George Teeple Eggleston and the America First Movement

Before the United States entered World War II, there was a popular movement to keep the U.S. out of the fray. The controversial America First Committee (AFC), founded in September 1940, was the foremost U.S. non-intervention pressure group against American entry into World War II. George T. Eggleston (1906-1990), a cartoonist, author, yachtsman, editor and isolationist, became embroiled in the America First controversy during the 1940’s.

Sketch of Eggleston
Portrait of George T. Eggleston by Karl Godwin, 1950. Fine Arts Museum of San Francisco.

From the late 1930s until the bombing of Pearl Harbor, Eggleston was very active in the America First movement with Charles Lindbergh. Eggleston edited Scribner’s Commentator, an ultraconservative magazine that helped lead the opposition to the United States’ entrance into the war in 1940 and 1941. The magazine’s format was about twenty digest-type articles, about half of which were devoted to nature stories and human-interest features.

 George Teeple Eggleston papers, Acc. #10216, Box 3, American Heritage Center, University of Wyoming.

There was no mistaking, however, the fundamental focus of Scribner’s Commentator, which was to present the case against involvement in World War II in as many ways as possible. The cover featured a prominent foe of intervention – often Charles Lindbergh – with a laudatory biographical sketch or an article written by the individual frequently found inside. The magazine’s sister publication was The Herald, a weekly newspaper with the masthead: “The National Newspaper for an Independent American Destiny.”

Subscription coupon
Subscription coupon for Scribner’s Commentator and The Herald from October 24, 1941, issue of The Herald. George Teeple Eggleston papers, Acc. #10216, Box 1, American Heritage Center, University of Wyoming.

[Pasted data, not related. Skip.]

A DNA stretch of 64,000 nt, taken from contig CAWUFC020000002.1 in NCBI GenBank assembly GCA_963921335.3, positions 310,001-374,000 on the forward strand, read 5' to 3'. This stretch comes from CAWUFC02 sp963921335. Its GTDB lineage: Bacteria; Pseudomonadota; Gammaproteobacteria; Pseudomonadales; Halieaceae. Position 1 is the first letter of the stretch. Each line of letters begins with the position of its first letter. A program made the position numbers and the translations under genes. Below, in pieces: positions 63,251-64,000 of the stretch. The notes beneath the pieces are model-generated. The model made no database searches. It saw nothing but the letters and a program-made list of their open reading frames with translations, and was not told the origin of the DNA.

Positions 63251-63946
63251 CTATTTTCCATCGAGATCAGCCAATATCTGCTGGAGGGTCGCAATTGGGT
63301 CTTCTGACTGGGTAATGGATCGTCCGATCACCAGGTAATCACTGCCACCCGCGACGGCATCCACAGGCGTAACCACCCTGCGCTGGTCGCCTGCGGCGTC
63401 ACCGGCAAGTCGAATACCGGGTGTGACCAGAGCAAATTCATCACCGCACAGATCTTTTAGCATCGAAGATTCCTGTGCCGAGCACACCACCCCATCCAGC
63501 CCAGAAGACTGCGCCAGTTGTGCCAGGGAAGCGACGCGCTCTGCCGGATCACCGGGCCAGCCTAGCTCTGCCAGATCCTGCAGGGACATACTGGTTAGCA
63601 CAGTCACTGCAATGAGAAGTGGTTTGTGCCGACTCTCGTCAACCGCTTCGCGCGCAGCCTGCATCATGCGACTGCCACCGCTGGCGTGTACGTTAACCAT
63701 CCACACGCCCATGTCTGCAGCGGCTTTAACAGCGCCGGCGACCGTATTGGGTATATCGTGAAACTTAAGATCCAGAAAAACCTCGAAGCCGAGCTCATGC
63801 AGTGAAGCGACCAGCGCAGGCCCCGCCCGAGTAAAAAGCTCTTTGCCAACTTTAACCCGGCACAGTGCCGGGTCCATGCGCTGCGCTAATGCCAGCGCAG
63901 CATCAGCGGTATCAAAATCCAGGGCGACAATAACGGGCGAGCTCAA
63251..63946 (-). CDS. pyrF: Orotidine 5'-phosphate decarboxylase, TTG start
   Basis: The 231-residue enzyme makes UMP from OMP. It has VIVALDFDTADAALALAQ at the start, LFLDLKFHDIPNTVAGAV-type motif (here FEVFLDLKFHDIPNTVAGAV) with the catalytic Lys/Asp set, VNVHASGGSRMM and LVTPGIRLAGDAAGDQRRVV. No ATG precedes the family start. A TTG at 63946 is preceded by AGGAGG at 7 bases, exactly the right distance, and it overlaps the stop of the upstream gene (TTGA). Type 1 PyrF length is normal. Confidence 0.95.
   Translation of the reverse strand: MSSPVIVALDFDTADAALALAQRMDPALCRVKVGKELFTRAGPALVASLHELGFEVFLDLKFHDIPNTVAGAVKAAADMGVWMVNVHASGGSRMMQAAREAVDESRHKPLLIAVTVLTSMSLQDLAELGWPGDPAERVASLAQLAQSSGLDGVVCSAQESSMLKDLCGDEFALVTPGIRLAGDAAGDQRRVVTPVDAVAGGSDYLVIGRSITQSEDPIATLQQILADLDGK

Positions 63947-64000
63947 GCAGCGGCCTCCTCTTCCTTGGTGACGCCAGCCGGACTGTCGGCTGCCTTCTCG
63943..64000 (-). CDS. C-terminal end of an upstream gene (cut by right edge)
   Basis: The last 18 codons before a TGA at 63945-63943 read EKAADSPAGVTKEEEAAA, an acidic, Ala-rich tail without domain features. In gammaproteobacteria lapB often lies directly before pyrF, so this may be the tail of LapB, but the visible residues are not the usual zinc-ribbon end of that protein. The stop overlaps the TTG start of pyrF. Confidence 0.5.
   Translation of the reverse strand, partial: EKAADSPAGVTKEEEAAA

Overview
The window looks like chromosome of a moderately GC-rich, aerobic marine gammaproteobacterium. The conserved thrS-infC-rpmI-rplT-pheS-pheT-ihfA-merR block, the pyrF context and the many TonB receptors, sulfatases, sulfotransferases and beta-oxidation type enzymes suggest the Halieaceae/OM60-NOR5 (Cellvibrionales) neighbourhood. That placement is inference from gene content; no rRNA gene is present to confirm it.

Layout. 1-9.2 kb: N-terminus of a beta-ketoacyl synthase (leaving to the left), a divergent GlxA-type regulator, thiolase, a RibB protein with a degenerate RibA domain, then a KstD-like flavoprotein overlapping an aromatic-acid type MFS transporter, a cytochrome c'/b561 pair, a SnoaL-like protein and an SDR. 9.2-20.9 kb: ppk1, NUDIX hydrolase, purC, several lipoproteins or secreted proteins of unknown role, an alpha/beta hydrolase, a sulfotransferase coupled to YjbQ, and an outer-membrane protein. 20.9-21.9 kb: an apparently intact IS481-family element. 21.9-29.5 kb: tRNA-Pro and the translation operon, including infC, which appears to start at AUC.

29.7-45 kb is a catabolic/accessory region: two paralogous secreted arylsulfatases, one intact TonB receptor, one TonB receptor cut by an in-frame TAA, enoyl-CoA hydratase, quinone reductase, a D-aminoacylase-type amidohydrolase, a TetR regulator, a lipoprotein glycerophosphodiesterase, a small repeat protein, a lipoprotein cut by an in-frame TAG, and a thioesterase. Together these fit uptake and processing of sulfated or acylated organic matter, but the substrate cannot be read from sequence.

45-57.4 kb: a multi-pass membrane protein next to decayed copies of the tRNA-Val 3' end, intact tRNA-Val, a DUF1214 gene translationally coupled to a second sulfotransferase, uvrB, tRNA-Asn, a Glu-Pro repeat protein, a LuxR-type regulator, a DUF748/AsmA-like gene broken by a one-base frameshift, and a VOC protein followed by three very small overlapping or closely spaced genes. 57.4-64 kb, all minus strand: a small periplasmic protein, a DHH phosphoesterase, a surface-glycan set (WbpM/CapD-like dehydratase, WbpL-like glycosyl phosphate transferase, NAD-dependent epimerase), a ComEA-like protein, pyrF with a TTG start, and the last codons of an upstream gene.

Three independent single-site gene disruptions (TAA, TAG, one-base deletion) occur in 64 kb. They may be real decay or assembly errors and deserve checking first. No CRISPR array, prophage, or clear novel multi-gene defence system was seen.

Roosevelt and Lindbergh
An inside page of The Herald was always filled with photographs of prominent people involved in the debate over U.S. entry into World War II. This photograph compares America First’s main foe President Franklin D. Roosevelt (left) with America First’s main protagonist Charles Lindbergh (right). The photo is from the September 19, 1941, issue of The Herald. George Teeple Eggleston papers, Acc. #10216, Box 1, American Heritage Center, University of Wyoming.

Soon after the attack on Pearl Harbor, the America First Committee canceled a rally with Lindbergh at Boston Garden “in view of recent critical developments,” and the organization’s leaders announced their support of the war effort. Scribner’s Commentator folded as well. The last issue, dated January 1942, featured General MacArthur on the cover and called for “the complete victory of our armed forces over those of our enemies all over the world.” Eggleston joined the naval reserve in 1943 but federal prosecutors took him before a grand jury and relieved him of his military commission.

Eggleston recounted some of the harassment against him in his book, Roosevelt, Churchill, and the World War II Opposition: A Revisionist Autobiography, published in 1979. He wrote about leaving the Navy after Walter Winchell, the syndicated columnist and radio commentator, urged Americans to start a letter-writing campaign demanding his removal from the service. It wasn’t until after World War II, when the passions of the period had cooled, that Eggleston was able to get an honorable discharge.

Walter Winchell
Walter Winchell column about Eggleston that appeared in the December 20, 1943 issue of the New York Daily Mirror. George Teeple Eggleston papers, Acc. #10216, Box 1, American Heritage Center, University of Wyoming.

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1 Response to George Teeple Eggleston and the America First Movement

  1. Clint Aaron says:

    Nazi officials interviewed about their involvement in spreading propaganda in the US admitted that they gave money to Scribner’s Commentator’s publisher. The only reason that the publisher was acquitted for perjury after lying about how his publications were funded was that his defense attorneys capitalized on propaganda then circulating in 1947 that American Jewish soldiers were torturing former Nazis to make false confessions like the ones from the Nazi officials admitting to giving him money. The allegations of torture were false but were enough to sway the jury. Such stories were concocted by Germans sympathetic to Nazis who had hoped to whitewash their reputation after the war. The America First movement itself had ties to Nazi influence, something which does not appear to be mentioned in the somewhat sanitized descriptions in this article.

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